BUT, despite all that I have mentioned above regarding a supportive position of the ideas behind Amendment No. 2, I must report that we find ourselves, at best, ambivalent about the actual measure.
We have found several problems with the specific language that would be included in the Nebraska Constitution if the Amendment is approved by voters, with the issues occurring in the following phrase:
“…a constitutional right to hunt, to fish,and to harvest wildlife and would designate public hunting, fishing, and harvesting of wildlife as a preferred means of managing and controlling wildlife.”
Our concerns, in brief are…
- Reference to “public hunting, fishing…”, may have very particular legal references attached to State / government-control of hunting. Much preferred, then, would be: “Hunting, fishing, etc…by the general public”
- MORE IMPORTANTLY of concern is the employment of “a preferred means” rather than “THE preferred means”.
Remember the devastating Missouri River flooding in 2011? The U.S. Army Corps of Engineers used flood control as “a” criteria for river management. They also used the creation and preservation of habitat for piping plover and pallid sturgeon as “a” criteria. Ask property owners up and down the river valley what resulted from the latitude granted by vague legal language.
In a nutshell, we must question whether the choice of language employed in Proposed Amendment No. 2 potentially renders it not only ineffective in protecting the rights noted, but whether it may even stand to impinge upon them.
Because we would like to support the amendment, I sent an email to Senator Pirsch on Wednesday, October 31, via his legislative address, in effort to alleviate these concerns. That email has been published here in full and provides a more complete explanation of our concerns.
We originally planned to publish this article on Thursday, but because we were busy investigating another issue and preparing for our scheduled presentation, we thought we’d just wait an extra day for a response. Should Senator Pirsch opt to respond after this, we will update this article and/or publish a separate one to report that fact to readers, as we explained to him.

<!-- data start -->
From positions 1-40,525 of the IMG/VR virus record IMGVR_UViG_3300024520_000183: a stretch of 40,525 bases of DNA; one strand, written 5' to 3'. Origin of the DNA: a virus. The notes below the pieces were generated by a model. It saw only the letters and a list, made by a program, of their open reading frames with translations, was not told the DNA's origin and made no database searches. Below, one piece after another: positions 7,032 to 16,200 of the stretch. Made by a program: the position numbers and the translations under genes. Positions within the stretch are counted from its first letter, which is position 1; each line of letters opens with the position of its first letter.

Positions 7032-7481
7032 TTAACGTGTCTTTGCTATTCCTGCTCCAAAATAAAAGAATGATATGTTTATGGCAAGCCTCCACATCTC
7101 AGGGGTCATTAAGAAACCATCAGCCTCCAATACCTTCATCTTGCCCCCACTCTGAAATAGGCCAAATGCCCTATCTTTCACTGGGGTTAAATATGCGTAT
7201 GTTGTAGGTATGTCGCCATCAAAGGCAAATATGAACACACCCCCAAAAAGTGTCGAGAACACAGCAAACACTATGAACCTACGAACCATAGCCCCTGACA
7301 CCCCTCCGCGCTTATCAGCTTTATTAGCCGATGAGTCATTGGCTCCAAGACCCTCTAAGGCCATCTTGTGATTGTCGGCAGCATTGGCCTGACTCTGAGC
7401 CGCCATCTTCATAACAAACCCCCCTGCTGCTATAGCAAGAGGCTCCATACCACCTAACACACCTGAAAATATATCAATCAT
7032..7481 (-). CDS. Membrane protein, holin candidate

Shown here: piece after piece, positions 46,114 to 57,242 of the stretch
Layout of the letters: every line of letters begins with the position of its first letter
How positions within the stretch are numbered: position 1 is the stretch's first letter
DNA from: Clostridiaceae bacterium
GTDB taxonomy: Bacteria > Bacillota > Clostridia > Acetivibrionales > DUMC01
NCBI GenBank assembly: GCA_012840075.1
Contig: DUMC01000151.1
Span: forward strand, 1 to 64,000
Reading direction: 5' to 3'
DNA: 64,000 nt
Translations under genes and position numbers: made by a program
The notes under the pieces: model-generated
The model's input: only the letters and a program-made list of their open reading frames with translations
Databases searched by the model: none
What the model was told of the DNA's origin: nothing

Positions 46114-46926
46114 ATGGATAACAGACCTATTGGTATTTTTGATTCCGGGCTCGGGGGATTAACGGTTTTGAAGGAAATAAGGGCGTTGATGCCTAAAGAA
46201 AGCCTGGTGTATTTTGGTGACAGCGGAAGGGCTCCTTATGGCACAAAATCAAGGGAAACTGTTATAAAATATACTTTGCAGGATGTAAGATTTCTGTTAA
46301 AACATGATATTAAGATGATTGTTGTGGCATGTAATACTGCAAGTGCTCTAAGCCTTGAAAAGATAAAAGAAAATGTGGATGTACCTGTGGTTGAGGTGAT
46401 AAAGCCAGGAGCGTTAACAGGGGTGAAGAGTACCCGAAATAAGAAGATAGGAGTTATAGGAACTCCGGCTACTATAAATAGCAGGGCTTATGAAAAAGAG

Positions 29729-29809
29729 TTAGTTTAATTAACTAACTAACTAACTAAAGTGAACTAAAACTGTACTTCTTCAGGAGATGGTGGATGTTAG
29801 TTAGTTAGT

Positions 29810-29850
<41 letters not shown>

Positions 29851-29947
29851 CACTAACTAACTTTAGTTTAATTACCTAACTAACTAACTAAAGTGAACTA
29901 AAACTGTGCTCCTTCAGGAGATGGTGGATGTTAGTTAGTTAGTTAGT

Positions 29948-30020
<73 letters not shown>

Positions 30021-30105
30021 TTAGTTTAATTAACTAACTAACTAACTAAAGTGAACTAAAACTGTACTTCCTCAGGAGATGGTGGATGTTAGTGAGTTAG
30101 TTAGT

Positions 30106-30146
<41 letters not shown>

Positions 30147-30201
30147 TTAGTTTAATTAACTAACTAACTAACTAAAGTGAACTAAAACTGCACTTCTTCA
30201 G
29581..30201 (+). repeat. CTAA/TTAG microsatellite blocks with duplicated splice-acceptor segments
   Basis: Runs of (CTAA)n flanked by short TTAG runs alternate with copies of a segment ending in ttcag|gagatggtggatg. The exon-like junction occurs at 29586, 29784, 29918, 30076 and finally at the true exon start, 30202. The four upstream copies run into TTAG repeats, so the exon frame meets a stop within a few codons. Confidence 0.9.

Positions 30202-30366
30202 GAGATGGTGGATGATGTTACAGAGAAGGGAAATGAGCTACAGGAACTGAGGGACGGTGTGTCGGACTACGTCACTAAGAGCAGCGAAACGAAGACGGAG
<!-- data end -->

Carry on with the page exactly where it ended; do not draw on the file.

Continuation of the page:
If no satisfactory answers come from Senator Pirsch, we cannot recommend a vote “FOR” Amendment No. 2.
NOTE: I have spoken with Senator Pirsch. After reading the email to him, below, click HERE for an update.
A couple of notes about the email: I have copied the sent message here in its entirety. The only changes made here were the correction of two typos found later by Linda (thank you), the addition of purple for emphasis lost in this format, and a couple of additional links.
I am writing with a couple of questions about Proposed Amendment No. 2 because I will be publishing an article about it on our website tomorrow and including our position on it in our voters’ guide within the next day or so as well. We have reviewed media coverage, including a recent interview on KLIN’s Drive Time Live and cannot find answers to our questions.
I have provided additional information about Grassroots in Nebraska and the level of interest in what we publish at the bottom of this message, so simply note that our group’s mission and principles embrace Constitutional, limited government. That means we heartily support the right to keep and bear arms and would have a natural affinity for the general principle embodied in your amendment.
However, due to the fact that we embrace an originalist philosophy, we also believe that changes to a constitution must meet a set of high standards. We have problems with the language of Proposed Amendment No. 2; we find a couple of terms so vague as to have potential negative consequences, which include limitation of hunting and fishing rights and potential for future litigation. The key phrase with such problems is:
“…and would designate public hunting, fishing, and harvesting of wildlife as a preferred means of managing and controlling wildlife.”
Had you and/or the organization which brought the legislation to you, the NRA, contemplated the following problems, and if so, what were the conclusions?
1) What is the definition of “public” in this context? As in “public hunting”, “public fishing”? Does a definition exist in current statutes and/or does legal precedent address the subject, and if so, what were the results?
We wonder if the wording of the amendment has the potential to actually limit private individuals, but more explicitly, the operations of private enterprise such as private hunting clubs or small business which operate a hunting tourism business, etc..
If “public hunting” becomes a preferred means, in other words, could bureaucrats make decisions and/or interest groups bring legal challenges which result in policies that would edge out private enterprise involvement in the management of game and wildlife?
To avoid such problems the language should have referenced “general public” or similar:
“…and would designate hunting, fishing, and harvesting of wildlife by the general public…”
2) What is the definition of and the potential impact of “a preferred means”, specifically, the difference in using “a” versus “the”?